It has been wonderful to welcome seven refugees – and their four dogs – to my home in Suffolk. I’ve enjoyed getting to know Ukrainian food and picking up the basics of the language. It’s humbling living with three generations from one family who have escaped war with little more than the clothes on their backs. It brings perspective. They video-call family and friends left behind who live under the threat of bombardment, and it’s striking just how close to home this conflict is. The teenagers staying with me study by remote learning at their college in Kyiv while the shells fall. The Suffolk community has been so helpful. Within days we had bikes, places at schools and college, and a Volvo from the local car salesroom, while the wonderful team at the Bedford Lodge Hotel have offered not just training but jobs. They say it takes a village to raise a child. It takes a town to welcome refugees – and towns like Newmarket are stepping up to the plate.
In parliament my campaign for better screening and support for us dyslexics landed me with an invitation to the Royal Palace in Stockholm for the World Dyslexia Assembly. The same problems exist throughout much of the world, with late identification meaning people don’t get the support they need. Princess Beatrice was there, eloquent and passionate about a subject close to her heart. It was at another event with the Prince of Sweden that I spoke of my own dyslexia. I was about as nervous as I have been about anything: it takes courage to be vulnerable. But the reaction was so positive. People now increasingly see different ways of thinking as an asset not a curse. Quite right. My campaign here has support across the spectrum, from John McDonnell to Iain Duncan Smith. Nadhim Zahawi, the impressive new Education Secretary, has taken up the cudgels. Nadhim is so capable and his life story is the one we should want to tell about ourselves as a nation. One day he’ll go far: my Newmarket constituents would have him down as the outside bet.
Back in Suffolk, the big focus is free movement of racehorses. Since Brexit the EU has dug its heels in, requiring ridiculous paperwork for the transit of these well-managed animals. We need to simplify things too: HMRC has somehow not classified racehorses coming here to race as ‘working’ – or brood mares coming to breed. There are endless pettifogging rules that need sorting out. Under David Cameron we had the ‘one-in-two-out’ rule: to introduce any new regulation, you had to remove twice as many old ones. But that never covered the whole panoply of regulations imposed by Europe, or the Treasury, which was busy re-regulating the post-crash City. Neither of those excuses apply any more, so there’s plenty to do. Come on, Jacob Rees-Mogg!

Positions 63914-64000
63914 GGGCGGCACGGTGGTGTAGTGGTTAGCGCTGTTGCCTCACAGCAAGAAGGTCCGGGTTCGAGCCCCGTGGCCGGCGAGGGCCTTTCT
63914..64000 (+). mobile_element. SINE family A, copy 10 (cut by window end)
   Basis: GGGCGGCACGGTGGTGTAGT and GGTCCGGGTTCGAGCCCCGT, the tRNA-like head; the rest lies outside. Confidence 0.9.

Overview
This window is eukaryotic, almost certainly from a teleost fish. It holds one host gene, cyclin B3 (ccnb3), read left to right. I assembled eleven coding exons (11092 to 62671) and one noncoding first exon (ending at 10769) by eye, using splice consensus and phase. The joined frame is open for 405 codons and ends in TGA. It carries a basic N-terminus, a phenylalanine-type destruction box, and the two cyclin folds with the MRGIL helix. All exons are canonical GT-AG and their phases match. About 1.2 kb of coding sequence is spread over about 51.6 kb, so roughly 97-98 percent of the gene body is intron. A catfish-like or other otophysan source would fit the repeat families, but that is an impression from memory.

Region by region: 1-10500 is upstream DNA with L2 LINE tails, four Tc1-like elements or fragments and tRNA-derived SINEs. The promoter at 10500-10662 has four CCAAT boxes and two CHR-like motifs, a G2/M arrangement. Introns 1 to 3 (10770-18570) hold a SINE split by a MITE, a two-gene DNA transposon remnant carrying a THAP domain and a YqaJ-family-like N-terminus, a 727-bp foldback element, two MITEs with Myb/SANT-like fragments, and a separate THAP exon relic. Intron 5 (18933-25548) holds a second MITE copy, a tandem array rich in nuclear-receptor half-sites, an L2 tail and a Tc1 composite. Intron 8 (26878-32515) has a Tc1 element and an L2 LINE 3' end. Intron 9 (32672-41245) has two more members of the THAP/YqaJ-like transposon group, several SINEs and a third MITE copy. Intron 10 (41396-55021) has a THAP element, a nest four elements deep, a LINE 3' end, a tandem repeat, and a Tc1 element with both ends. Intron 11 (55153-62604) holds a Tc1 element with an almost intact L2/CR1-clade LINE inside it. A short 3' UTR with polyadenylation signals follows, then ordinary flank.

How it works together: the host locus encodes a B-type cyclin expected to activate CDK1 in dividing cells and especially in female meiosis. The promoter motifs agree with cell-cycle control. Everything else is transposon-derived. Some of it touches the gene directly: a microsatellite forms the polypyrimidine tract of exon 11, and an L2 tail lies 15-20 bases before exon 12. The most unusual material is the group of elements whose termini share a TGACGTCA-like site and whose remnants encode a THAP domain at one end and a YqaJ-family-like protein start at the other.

Being on the backbenches means you can choose what to focus on. My other campaign is for the UK to learn to love cryptocurrencies. Most people have heard of Bitcoin, but the coming revolution is much bigger than that. Britain has always thrived when welcoming the latest innovations, and these new financial technologies have the power to disrupt finance like the internet disrupted retail and social media disrupted newspapers. We can’t stop it. Thankfully Rishi Sunak has got the message and is making all the right noises. I know the Chancellor is down on his luck right now, but he is a huge talent and, just like the Prime Minister, shouldn’t be written off.
This has been the week of local elections, and I’ve been doing my bit arguing that, for all the troubles that politics has been through in recent weeks, everyone should get out to vote. Ideally, vote Conservative. Democratic debate can be cacophonous, with newspaper investigations and all kinds of drama. But this is vigorous, accountable democracy in action. We know what happens without democracy and a free press. From the biggest questions that affect everyone’s lives to the siting of a speed bump, the past few months have shown how we must never take these precious gifts for granted. Of all the western leaders, Boris Johnson gets this. His impressive speech to the Ukrainian parliament showed him at his best.
Over the bank holiday I took the children to see my parents and we went to Chester Fair. It’s wonderful, if somewhat stomach-churning, clean fun. I hadn’t been since I was a teenager and it hasn’t changed a bit. The Waltzers are still my favourite. On the way home we cried with laughter at the coverage on some of the papers’ websites. ‘Matt Hancock got battered by a nine-year-old on the dodgems’ was my favourite. It’s amazing what counts for news these days. But it’s their choice, not mine. That’s a free press for you.
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